How Do You Jew An educational, informational, conversational blog and (someday) podcast about Judaism, Jewish practices, customs, and rituals, Israel, and whatever else we decide to talk about.

July 26, 2010

Pre-school profundity

I had a profound, important conversation with my three-and-a-half-year-old daughter Sunday evening.

We were visiting the home of a congregant from our synagogue for shiva minyan, the service held in a house of mourning. The friend (T), himself well past middle age, had just lost his mother (she was in her 90s). Since we had made plans to go to the service, we were able to tell H about it earlier in the day. We covered a few salient points, including the fact that we were going to T’s house because his mother had just passed away (Jenn’s choice of words)/died (mine) and he was sad, and one of the things you can say is, “I’m sorry for your loss.”

Once we were there, H was terrific. She has attended Shabbat services with us essentially since she was born, so she’s very familiar with the basic liturgy, and she also had some friends there (the Rabbi’s kids) so she wasn’t bored.

The really interesting conversation began when she noticed a mirror completely covered with paper towels and asked me about it. I answered that it was a Jewish tradition to cover the mirrors in a house of mourning for a week after a person dies. When prompted, I repeated the explanation a couple of times, then she explained it to me with the brilliant circular logic pre-schoolers are so good at (something to the effect of “The mirrors are covered because they’re covered”).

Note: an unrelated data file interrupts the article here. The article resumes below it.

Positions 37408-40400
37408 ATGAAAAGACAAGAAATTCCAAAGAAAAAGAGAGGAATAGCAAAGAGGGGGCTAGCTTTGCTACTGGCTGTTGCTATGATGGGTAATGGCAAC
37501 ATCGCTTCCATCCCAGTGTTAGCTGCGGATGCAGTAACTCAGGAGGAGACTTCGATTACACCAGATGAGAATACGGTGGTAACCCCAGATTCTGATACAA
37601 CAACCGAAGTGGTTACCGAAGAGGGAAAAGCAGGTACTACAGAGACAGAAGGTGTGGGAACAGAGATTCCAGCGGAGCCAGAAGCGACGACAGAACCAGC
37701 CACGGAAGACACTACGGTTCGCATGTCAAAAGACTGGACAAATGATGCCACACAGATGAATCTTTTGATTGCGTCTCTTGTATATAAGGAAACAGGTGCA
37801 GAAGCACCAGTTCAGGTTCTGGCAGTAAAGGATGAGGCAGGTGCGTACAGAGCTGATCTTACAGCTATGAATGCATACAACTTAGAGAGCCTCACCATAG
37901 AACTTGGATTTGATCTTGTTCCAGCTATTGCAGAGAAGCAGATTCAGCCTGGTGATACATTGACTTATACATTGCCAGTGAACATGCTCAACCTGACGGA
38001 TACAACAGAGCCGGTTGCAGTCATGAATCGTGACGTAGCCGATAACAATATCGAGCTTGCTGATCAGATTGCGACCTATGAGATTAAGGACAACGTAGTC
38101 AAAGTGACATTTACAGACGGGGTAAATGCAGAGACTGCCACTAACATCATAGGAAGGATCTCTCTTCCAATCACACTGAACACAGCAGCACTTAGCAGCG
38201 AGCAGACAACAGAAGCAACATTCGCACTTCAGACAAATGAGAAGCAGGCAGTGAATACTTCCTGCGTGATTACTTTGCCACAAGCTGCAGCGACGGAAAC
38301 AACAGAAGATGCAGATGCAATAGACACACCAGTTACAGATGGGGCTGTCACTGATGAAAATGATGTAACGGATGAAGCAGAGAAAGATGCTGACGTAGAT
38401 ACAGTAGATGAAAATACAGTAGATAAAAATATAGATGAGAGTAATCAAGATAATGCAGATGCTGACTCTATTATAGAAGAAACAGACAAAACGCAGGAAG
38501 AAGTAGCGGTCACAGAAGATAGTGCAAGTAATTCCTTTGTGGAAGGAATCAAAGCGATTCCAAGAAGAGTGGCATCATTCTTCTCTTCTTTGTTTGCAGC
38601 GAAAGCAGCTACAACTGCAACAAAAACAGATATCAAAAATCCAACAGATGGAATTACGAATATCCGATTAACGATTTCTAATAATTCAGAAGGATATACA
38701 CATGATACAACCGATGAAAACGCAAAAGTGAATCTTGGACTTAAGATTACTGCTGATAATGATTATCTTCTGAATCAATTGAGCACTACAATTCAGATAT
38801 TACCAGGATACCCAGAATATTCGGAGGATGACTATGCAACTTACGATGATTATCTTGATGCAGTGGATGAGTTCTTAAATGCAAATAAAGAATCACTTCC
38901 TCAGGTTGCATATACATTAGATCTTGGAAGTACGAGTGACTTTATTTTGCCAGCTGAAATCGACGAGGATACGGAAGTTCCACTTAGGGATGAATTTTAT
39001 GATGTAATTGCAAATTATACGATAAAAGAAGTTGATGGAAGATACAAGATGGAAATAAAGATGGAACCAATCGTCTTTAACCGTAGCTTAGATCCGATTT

She then asked, “Why do we say, ‘I’m sorry’?” Picking up on her confusion, I explained that we are not saying “sorry” as an apology (her frame of reference for that word) but as a way to show the person that we understand they’re sad because someone they love has died – that they’ve “lost” this person. She made a couple of comments about how our friend’s mother wasn’t sick any more (true enough), and then pulled out the crowning glory of the evening’s conversation, “Everybody dies, but some people are alive.”

I was a bit ferklempt at the end there.

Oh, by the way: this entire dialogue happened while she was sitting on the throne, going potty.

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